If you use resin disc pads, you should get about 500-700 miles with them, which lasts almost half a year and slightly more.
Whether you ride off-road or on-road for personal transportation uses, having good bikes is crucial. You can’t go past it. Brakes will literally save your life while riding.
You should take care of your bike regularly, especially your brakes, considering how important of a part it is for a bike. The mileage you get from your bike until it’s time to get new ones solely depends on how you maintain your bike.
If you don’t maintain your bike properly, you’ll barely get 400 miles off of it. If you take care of it, you’ll get more than the average. Now all of these might leave you questioning, how long do mountain bike disc brake pads last? And we are here to answer all your queries.
Let’s get right into it.
What Affects the Lifespan of Disc Brake Pads?
Although most of the disc brake pads depend on how much care goes into them, some other factors also play a part.
Disc Brake Pads
What type of disc brake pads you use has a role. There are two types of disc brake pads, such as:
Sintered disc brake pads will easily give more mileage than natural or organic disc brake pads.
Weather during winter
Weather isn’t something that anyone can control. However, if we know about which weather a bike performs best in, we might save our brakes some trouble.
According to this article, hydraulic disc brake pads functioned well at -15 Fahrenheit. At the same time, organic disc brake pads functioned better at -30 Fahrenheit. Let’s be real; organic disc brake pads have more resistance than hydraulic disc brake pads.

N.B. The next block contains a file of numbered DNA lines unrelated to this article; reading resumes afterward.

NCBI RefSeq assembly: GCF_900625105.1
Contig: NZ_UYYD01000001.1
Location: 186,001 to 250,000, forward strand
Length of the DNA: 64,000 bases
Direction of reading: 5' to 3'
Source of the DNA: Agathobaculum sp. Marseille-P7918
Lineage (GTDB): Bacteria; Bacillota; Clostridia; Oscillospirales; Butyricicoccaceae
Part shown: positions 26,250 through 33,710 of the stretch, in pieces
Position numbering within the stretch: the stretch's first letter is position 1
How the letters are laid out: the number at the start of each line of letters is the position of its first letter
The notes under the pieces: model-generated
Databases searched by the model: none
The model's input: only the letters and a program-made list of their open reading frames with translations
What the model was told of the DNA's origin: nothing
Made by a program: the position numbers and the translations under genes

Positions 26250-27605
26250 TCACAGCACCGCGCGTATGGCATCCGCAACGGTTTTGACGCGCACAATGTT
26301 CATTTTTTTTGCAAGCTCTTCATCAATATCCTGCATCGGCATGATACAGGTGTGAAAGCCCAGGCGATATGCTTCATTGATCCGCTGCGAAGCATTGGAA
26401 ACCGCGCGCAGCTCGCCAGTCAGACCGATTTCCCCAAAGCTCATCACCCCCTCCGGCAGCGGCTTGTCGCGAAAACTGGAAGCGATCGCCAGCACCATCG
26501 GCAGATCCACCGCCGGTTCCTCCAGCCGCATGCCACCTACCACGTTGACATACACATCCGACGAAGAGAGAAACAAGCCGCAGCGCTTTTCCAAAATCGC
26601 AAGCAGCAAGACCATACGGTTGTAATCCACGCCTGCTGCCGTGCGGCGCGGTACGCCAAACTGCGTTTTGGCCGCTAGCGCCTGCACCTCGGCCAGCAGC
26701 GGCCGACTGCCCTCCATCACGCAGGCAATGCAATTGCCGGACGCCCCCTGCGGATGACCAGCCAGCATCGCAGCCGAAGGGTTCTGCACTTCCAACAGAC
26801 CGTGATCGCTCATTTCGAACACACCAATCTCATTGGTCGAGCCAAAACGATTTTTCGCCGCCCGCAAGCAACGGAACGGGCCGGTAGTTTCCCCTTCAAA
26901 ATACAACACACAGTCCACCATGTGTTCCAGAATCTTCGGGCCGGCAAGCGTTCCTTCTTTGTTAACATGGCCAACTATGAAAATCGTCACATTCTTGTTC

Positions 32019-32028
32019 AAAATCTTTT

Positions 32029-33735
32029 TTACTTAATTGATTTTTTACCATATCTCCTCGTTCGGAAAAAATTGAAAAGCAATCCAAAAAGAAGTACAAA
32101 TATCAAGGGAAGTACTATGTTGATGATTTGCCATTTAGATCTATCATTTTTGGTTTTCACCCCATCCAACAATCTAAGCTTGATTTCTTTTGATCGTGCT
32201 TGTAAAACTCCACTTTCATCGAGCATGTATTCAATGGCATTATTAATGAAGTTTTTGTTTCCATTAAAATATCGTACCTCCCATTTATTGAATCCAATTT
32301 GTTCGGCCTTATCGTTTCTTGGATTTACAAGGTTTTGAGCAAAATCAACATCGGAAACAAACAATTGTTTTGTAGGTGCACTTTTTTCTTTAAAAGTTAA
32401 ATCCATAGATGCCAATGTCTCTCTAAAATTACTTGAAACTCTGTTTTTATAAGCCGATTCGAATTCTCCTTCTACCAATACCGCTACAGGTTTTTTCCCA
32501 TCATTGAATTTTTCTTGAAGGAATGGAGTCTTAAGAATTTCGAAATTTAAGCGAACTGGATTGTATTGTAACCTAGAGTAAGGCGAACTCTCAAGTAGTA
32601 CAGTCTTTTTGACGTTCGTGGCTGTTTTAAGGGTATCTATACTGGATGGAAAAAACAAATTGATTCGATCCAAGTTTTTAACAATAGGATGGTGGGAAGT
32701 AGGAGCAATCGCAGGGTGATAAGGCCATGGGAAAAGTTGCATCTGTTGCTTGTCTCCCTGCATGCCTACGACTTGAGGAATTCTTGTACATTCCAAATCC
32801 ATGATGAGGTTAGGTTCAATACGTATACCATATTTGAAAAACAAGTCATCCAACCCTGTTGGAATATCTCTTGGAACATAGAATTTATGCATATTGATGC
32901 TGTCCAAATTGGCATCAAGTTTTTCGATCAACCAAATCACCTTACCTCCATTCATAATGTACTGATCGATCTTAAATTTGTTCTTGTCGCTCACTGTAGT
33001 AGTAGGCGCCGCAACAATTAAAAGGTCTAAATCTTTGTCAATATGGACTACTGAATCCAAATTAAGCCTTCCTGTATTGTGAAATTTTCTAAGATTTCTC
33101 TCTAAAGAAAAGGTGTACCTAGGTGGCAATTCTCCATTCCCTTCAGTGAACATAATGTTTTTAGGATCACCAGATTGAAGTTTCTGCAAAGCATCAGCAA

Weather during summer
During summer, after you hit the brakes, heat friction increases, therefore, damaging the brakes. The damage increases from time to time, depending on how hot the weather is. Organic disc brakes struggle to function properly under hot conditions. Use metallic sintered disc brakes to avoid any accidents.
How to Make Your Disc Brakes Last Longer?
Disc brakes should be cared for and replaced regularly. With that being said, here’s how you can look after your brakes and make them more resistant.
- Avoid braking often.
- Avoid leaning to the position of your brake (front or rear.) Bending will put pressure on the brakes.
- Avoid hard brakes; before hitting the brakes, try to slow your pace and then press the brakes gently. Applicable in regular use or wet conditions.
- If you’re riding very slowly, you can eliminate the need to brake by leaning on top of the bike so that it puts pressure on the overall bike and makes you stop.
Note that these are basic things that you can do to make your last longer. But maintenance and service are something that has to be done regularly regardless of your usage.
When Should You Replace Your Mountain Bike Disc Brakes?
If you’re a frequent mountain bike rider, especially if you go off-road often, change your MTB disc brakes consistently. Disc brakes give a hefty mileage if taken care of, so a little extra care will only make it last longer.
Weather conditions play a vital role in the replacement of your mountain bike’s disc brakes. During summer, there will be an increase in friction; in winter, there will be ice. So, if you don’t pay attention to the brakes, they will break and potentially cause accidents.